Working with clients in all industries, we are proponents of proactive media outreach versus news release distribution.

That’s not to say news releases don’t have their place; it’s just that we’re using them less frequently to create connections with journalists and secure stories about our clients.

Dani Hatfield, PR counsel at Ervin & Smith, shares a great, real-world scenario about how a larger media relations strategy might incorporate proactive media pitching AND a news release distribution:

Maybe your original survey research results are distributed via wire release. Then you share the story through traditional media outreach as an example supporting the results.

Today, more than ever before, people are paying attention to the asterisk that shows the source of an online story.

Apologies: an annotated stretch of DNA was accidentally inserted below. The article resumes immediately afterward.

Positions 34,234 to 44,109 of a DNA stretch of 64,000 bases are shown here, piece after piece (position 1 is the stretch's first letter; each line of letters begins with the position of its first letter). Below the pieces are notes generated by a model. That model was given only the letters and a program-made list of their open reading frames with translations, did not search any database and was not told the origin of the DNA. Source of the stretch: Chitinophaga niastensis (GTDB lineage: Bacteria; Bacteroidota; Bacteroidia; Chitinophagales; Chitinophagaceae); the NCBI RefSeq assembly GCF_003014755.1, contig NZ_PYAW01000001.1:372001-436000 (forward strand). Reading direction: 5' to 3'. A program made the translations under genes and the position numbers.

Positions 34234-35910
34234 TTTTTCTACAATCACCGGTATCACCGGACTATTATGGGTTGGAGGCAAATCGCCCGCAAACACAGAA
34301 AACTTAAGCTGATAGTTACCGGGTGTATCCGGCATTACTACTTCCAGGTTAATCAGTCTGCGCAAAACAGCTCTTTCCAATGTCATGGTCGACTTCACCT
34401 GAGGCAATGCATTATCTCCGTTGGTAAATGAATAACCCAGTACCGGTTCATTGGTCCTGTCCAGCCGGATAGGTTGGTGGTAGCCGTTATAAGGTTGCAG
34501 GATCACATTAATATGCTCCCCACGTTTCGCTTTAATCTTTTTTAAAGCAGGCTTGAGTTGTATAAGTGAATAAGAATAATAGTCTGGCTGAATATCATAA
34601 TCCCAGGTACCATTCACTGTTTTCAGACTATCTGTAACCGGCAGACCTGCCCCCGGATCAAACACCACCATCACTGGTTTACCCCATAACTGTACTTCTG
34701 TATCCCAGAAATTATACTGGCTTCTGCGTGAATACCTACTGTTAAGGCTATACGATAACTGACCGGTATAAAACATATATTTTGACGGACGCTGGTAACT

They’re paying attention to whether it’s a wire service, advertorial (paid or sponsored content), or other.

It’s worth telling your story through a reporter or direct media contact, rather than relying on a wire service.


If you do use a wire service, invest in a high-quality, paid service to distribute your news releases.

Smart distribution partners well-versed in PR industry best practices will do their part to protect you.

They have editorial guidelines. They will monitor for hyperlinks in your news release that search engines could view as unnatural. And will automatically add rel=”nofollow” to your links to keep Google happy.

Be sure to identify at the beginning what role a wire service plays in your overall PR strategy.

Perhaps it’s in conjunction with proactive media outreach and pitching, or a content marketing or brand campaign push.